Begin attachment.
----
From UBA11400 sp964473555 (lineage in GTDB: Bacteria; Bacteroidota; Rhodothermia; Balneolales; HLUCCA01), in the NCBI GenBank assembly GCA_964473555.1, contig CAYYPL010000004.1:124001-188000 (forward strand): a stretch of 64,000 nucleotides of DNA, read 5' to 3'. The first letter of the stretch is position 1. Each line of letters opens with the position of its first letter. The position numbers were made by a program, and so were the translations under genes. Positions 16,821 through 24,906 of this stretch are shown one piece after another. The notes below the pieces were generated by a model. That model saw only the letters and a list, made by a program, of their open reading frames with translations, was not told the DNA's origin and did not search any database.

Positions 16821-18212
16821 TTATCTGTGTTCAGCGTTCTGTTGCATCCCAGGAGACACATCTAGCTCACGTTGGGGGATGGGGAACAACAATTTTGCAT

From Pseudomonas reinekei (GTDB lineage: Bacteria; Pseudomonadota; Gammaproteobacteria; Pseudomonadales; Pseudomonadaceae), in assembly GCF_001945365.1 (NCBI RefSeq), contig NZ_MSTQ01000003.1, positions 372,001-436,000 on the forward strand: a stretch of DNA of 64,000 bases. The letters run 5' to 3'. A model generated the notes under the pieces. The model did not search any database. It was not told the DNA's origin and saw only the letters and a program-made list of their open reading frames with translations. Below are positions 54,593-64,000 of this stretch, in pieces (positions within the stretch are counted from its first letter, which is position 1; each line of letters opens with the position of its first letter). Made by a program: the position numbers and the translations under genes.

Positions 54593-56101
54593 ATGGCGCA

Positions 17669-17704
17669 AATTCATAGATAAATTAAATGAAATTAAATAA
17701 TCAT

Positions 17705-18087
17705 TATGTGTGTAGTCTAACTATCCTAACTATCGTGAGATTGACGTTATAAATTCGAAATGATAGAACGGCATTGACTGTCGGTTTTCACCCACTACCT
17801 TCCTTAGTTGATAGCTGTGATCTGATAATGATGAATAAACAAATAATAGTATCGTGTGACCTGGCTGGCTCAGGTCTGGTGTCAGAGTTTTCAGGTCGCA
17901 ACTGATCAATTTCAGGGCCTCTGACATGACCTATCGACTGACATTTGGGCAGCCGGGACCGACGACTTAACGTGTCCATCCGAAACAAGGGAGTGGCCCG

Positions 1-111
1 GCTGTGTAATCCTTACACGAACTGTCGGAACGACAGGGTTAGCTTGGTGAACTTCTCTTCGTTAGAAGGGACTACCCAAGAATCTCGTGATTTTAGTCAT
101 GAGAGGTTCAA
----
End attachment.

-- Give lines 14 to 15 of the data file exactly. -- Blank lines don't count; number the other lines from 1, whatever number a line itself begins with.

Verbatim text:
Positions 1-111
1 GCTGTGTAATCCTTACACGAACTGTCGGAACGACAGGGTTAGCTTGGTGAACTTCTCTTCGTTAGAAGGGACTACCCAAGAATCTCGTGATTTTAGTCAT